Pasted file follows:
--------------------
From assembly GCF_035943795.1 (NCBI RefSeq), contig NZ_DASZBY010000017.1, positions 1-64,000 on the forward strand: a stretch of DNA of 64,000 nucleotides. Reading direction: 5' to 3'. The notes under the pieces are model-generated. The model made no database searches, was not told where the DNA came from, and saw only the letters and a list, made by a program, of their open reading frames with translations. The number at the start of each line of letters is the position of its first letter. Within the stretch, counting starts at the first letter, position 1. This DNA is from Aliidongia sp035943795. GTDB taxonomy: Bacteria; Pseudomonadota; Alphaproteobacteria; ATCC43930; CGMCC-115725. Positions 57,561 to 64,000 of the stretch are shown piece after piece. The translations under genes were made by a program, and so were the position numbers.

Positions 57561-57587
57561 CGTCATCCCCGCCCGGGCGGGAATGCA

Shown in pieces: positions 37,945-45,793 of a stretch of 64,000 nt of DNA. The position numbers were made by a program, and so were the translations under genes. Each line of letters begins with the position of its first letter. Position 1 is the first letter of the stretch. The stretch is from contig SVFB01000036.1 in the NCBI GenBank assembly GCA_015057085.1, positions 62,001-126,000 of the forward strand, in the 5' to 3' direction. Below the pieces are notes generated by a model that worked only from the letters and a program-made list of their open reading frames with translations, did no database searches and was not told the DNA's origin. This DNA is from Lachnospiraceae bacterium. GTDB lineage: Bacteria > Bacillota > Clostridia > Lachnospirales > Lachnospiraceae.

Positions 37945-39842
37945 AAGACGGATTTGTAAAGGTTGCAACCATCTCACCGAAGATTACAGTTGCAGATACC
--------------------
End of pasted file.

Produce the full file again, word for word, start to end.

From assembly GCF_035943795.1 (NCBI RefSeq), contig NZ_DASZBY010000017.1, positions 1-64,000 on the forward strand: a stretch of DNA of 64,000 nucleotides. Reading direction: 5' to 3'. The notes under the pieces are model-generated. The model made no database searches, was not told where the DNA came from, and saw only the letters and a list, made by a program, of their open reading frames with translations. The number at the start of each line of letters is the position of its first letter. Within the stretch, counting starts at the first letter, position 1. This DNA is from Aliidongia sp035943795. GTDB taxonomy: Bacteria; Pseudomonadota; Alphaproteobacteria; ATCC43930; CGMCC-115725. Positions 57,561 to 64,000 of the stretch are shown piece after piece. The translations under genes were made by a program, and so were the position numbers.

Positions 57561-57587
57561 CGTCATCCCCGCCCGGGCGGGAATGCA

Shown in pieces: positions 37,945-45,793 of a stretch of 64,000 nt of DNA. The position numbers were made by a program, and so were the translations under genes. Each line of letters begins with the position of its first letter. Position 1 is the first letter of the stretch. The stretch is from contig SVFB01000036.1 in the NCBI GenBank assembly GCA_015057085.1, positions 62,001-126,000 of the forward strand, in the 5' to 3' direction. Below the pieces are notes generated by a model that worked only from the letters and a program-made list of their open reading frames with translations, did no database searches and was not told the DNA's origin. This DNA is from Lachnospiraceae bacterium. GTDB lineage: Bacteria > Bacillota > Clostridia > Lachnospirales > Lachnospiraceae.

Positions 37945-39842
37945 AAGACGGATTTGTAAAGGTTGCAACCATCTCACCGAAGATTACAGTTGCAGATACC